Creve Coeur honors Shaare Emeth for efforts to redress discrimination

Rabbi Andrea Goldstein (center) and Jim Singer (right), of Congregation Shaare Emeth accept the Heart of the Community award from Creve Coeur Mayor Bob Hoffman.


When the Creve Coeur Economic Development Committee announced its 2021 Business Awards Winners on May 20, a local Jewish organization and Jewish doctor were recognized.

The city’s Heart of the Community Award 2021 went to Congregation Shaare Emeth for making a positive impact in Creve Coeur by playing a significant role in telling the story of Dr. Howard Phillip Venable. In 1956, when Venable and his family, who were Black, purchased land in Creve Coeur on which to build their home, the city acquired their land by the power of eminent domain and later turned it into a park (called Beirne Park, named after a former mayor who led the racial segregation effort). City and court records show that the people leading this effort were motivated by bigotry and racial hate.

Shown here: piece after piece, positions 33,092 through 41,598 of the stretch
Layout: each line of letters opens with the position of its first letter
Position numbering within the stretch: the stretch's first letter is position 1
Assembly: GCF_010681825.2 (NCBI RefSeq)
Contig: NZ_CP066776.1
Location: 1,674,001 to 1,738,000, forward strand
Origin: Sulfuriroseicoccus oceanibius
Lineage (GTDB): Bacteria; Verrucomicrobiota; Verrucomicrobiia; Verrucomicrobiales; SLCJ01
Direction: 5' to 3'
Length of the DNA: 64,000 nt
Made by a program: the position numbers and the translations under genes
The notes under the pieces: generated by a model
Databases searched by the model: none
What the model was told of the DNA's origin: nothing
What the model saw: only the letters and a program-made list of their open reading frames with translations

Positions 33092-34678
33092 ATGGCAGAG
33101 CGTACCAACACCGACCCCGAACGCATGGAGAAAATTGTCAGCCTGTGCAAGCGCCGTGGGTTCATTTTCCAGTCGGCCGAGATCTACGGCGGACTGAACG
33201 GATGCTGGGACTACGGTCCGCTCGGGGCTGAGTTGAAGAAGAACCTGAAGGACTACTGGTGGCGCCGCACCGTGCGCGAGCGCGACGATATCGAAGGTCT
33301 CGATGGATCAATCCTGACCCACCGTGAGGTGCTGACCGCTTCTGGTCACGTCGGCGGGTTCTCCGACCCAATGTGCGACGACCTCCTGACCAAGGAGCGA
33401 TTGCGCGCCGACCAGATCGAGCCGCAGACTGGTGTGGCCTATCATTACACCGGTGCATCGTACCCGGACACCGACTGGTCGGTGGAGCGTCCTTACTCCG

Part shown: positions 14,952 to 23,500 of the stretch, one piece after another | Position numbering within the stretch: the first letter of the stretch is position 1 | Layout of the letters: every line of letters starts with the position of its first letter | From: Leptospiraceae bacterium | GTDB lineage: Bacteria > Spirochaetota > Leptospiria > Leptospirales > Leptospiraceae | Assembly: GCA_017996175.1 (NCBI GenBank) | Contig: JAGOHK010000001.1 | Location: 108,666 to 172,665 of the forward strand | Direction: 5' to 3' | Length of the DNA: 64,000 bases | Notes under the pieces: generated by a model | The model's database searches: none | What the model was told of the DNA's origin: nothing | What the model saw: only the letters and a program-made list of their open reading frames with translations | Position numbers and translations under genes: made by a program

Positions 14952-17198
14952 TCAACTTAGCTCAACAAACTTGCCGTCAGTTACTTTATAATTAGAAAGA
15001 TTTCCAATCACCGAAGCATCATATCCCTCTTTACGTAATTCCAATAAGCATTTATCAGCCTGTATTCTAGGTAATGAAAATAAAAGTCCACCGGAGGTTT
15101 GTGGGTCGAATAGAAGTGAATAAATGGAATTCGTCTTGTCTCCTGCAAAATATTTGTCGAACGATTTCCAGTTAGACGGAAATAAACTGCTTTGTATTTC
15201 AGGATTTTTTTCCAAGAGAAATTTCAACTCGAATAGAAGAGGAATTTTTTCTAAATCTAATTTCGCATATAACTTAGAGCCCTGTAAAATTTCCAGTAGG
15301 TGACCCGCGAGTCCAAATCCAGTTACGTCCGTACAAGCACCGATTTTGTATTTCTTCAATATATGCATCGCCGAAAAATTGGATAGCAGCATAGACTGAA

When members of Shaare Emeth discovered the history behind the park, they stepped forward to do what they could to right this historic wrong for the betterment of the community. 

On Dec. 9, 2019, the Creve Coeur City Council approved a resolution renaming the park as Dr. H. Phillip Venable Memorial Park.


Read the Light’s previous coverage of these efforts by local attorney Jim Singer and his synagogue, Shaare Emeth.

In addition to Shaare Emeth’s award, Dr. David Katzman was one of two physicians honored with the city’s Most Innovative Business Award for the development of a Powered Air-Purifying Respirator (PAPR) of their own design to help minimize the risk to healthcare workers during the COVID-19 pandemic. The device they created has a loose fitting hood, a fog-free face shield and state-of-the-art air filtering device. During the past year, the doctors have donated PAPR to hospitals in the United States and to medical providers in countries with limited access to vaccines. Katzman attends CRC.